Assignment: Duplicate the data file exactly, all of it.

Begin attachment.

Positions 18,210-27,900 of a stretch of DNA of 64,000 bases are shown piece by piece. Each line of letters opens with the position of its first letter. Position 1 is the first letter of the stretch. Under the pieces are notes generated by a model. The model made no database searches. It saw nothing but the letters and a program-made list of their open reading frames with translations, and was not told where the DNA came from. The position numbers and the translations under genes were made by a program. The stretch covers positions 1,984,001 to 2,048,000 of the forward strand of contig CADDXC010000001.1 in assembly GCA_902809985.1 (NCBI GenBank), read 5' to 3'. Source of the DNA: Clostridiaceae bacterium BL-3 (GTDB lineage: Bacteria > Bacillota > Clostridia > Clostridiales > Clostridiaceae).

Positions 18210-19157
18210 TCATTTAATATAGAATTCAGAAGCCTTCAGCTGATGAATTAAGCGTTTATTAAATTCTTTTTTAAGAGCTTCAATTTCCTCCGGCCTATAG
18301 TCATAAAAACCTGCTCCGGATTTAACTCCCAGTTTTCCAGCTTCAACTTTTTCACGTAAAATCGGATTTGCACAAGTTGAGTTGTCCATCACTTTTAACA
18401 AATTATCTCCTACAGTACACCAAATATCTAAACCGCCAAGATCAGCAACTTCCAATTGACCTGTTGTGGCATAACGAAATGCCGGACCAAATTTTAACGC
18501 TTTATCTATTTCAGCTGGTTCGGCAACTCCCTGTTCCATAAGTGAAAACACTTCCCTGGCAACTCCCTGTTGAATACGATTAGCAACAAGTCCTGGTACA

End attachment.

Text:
Positions 18,210-27,900 of a stretch of DNA of 64,000 bases are shown piece by piece. Each line of letters opens with the position of its first letter. Position 1 is the first letter of the stretch. Under the pieces are notes generated by a model. The model made no database searches. It saw nothing but the letters and a program-made list of their open reading frames with translations, and was not told where the DNA came from. The position numbers and the translations under genes were made by a program. The stretch covers positions 1,984,001 to 2,048,000 of the forward strand of contig CADDXC010000001.1 in assembly GCA_902809985.1 (NCBI GenBank), read 5' to 3'. Source of the DNA: Clostridiaceae bacterium BL-3 (GTDB lineage: Bacteria > Bacillota > Clostridia > Clostridiales > Clostridiaceae).

Positions 18210-19157
18210 TCATTTAATATAGAATTCAGAAGCCTTCAGCTGATGAATTAAGCGTTTATTAAATTCTTTTTTAAGAGCTTCAATTTCCTCCGGCCTATAG
18301 TCATAAAAACCTGCTCCGGATTTAACTCCCAGTTTTCCAGCTTCAACTTTTTCACGTAAAATCGGATTTGCACAAGTTGAGTTGTCCATCACTTTTAACA
18401 AATTATCTCCTACAGTACACCAAATATCTAAACCGCCAAGATCAGCAACTTCCAATTGACCTGTTGTGGCATAACGAAATGCCGGACCAAATTTTAACGC
18501 TTTATCTATTTCAGCTGGTTCGGCAACTCCCTGTTCCATAAGTGAAAACACTTCCCTGGCAACTCCCTGTTGAATACGATTAGCAACAAGTCCTGGTACA